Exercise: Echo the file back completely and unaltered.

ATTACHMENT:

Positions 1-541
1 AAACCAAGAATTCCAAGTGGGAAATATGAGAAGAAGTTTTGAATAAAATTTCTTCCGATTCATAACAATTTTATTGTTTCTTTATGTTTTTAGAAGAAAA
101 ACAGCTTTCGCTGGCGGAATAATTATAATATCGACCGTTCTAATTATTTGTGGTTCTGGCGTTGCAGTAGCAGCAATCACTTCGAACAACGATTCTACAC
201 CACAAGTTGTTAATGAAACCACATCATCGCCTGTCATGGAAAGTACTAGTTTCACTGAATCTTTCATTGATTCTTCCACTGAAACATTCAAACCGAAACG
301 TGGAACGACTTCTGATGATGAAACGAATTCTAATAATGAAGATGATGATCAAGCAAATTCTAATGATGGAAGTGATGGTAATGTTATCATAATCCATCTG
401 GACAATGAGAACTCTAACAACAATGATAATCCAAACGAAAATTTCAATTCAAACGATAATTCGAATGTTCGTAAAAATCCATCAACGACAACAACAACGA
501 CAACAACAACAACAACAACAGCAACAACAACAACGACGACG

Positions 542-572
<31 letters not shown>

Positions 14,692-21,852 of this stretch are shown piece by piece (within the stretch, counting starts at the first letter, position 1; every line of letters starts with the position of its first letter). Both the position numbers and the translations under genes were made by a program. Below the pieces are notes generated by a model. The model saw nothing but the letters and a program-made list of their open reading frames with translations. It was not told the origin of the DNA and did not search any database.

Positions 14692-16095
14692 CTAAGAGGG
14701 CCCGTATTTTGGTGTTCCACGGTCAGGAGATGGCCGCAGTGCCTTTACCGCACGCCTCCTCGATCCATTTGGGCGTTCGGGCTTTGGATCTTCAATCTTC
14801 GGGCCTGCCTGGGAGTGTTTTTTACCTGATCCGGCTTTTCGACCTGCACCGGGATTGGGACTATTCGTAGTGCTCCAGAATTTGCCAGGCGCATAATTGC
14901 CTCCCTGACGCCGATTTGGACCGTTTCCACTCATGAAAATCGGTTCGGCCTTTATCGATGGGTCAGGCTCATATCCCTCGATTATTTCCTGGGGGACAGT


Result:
Positions 1-541
1 AAACCAAGAATTCCAAGTGGGAAATATGAGAAGAAGTTTTGAATAAAATTTCTTCCGATTCATAACAATTTTATTGTTTCTTTATGTTTTTAGAAGAAAA
101 ACAGCTTTCGCTGGCGGAATAATTATAATATCGACCGTTCTAATTATTTGTGGTTCTGGCGTTGCAGTAGCAGCAATCACTTCGAACAACGATTCTACAC
201 CACAAGTTGTTAATGAAACCACATCATCGCCTGTCATGGAAAGTACTAGTTTCACTGAATCTTTCATTGATTCTTCCACTGAAACATTCAAACCGAAACG
301 TGGAACGACTTCTGATGATGAAACGAATTCTAATAATGAAGATGATGATCAAGCAAATTCTAATGATGGAAGTGATGGTAATGTTATCATAATCCATCTG
401 GACAATGAGAACTCTAACAACAATGATAATCCAAACGAAAATTTCAATTCAAACGATAATTCGAATGTTCGTAAAAATCCATCAACGACAACAACAACGA
501 CAACAACAACAACAACAACAGCAACAACAACAACGACGACG

Positions 542-572
<31 letters not shown>

Positions 14,692-21,852 of this stretch are shown piece by piece (within the stretch, counting starts at the first letter, position 1; every line of letters starts with the position of its first letter). Both the position numbers and the translations under genes were made by a program. Below the pieces are notes generated by a model. The model saw nothing but the letters and a program-made list of their open reading frames with translations. It was not told the origin of the DNA and did not search any database.

Positions 14692-16095
14692 CTAAGAGGG
14701 CCCGTATTTTGGTGTTCCACGGTCAGGAGATGGCCGCAGTGCCTTTACCGCACGCCTCCTCGATCCATTTGGGCGTTCGGGCTTTGGATCTTCAATCTTC
14801 GGGCCTGCCTGGGAGTGTTTTTTACCTGATCCGGCTTTTCGACCTGCACCGGGATTGGGACTATTCGTAGTGCTCCAGAATTTGCCAGGCGCATAATTGC
14901 CTCCCTGACGCCGATTTGGACCGTTTCCACTCATGAAAATCGGTTCGGCCTTTATCGATGGGTCAGGCTCATATCCCTCGATTATTTCCTGGGGGACAGT